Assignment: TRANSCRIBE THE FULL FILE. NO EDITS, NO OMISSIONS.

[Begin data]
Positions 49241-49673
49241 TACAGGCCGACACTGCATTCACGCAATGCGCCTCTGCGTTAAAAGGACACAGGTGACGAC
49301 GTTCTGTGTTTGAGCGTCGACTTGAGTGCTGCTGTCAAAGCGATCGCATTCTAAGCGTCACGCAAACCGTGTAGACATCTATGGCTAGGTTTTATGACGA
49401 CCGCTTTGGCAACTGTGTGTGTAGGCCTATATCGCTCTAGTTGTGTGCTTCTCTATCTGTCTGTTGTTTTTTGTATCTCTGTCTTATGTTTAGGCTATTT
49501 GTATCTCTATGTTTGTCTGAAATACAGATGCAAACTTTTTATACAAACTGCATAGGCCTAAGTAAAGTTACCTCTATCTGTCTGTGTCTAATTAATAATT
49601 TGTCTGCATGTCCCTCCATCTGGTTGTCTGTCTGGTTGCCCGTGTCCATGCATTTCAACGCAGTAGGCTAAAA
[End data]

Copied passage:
Positions 49241-49673
49241 TACAGGCCGACACTGCATTCACGCAATGCGCCTCTGCGTTAAAAGGACACAGGTGACGAC
49301 GTTCTGTGTTTGAGCGTCGACTTGAGTGCTGCTGTCAAAGCGATCGCATTCTAAGCGTCACGCAAACCGTGTAGACATCTATGGCTAGGTTTTATGACGA
49401 CCGCTTTGGCAACTGTGTGTGTAGGCCTATATCGCTCTAGTTGTGTGCTTCTCTATCTGTCTGTTGTTTTTTGTATCTCTGTCTTATGTTTAGGCTATTT
49501 GTATCTCTATGTTTGTCTGAAATACAGATGCAAACTTTTTATACAAACTGCATAGGCCTAAGTAAAGTTACCTCTATCTGTCTGTGTCTAATTAATAATT
49601 TGTCTGCATGTCCCTCCATCTGGTTGTCTGTCTGGTTGCCCGTGTCCATGCATTTCAACGCAGTAGGCTAAAA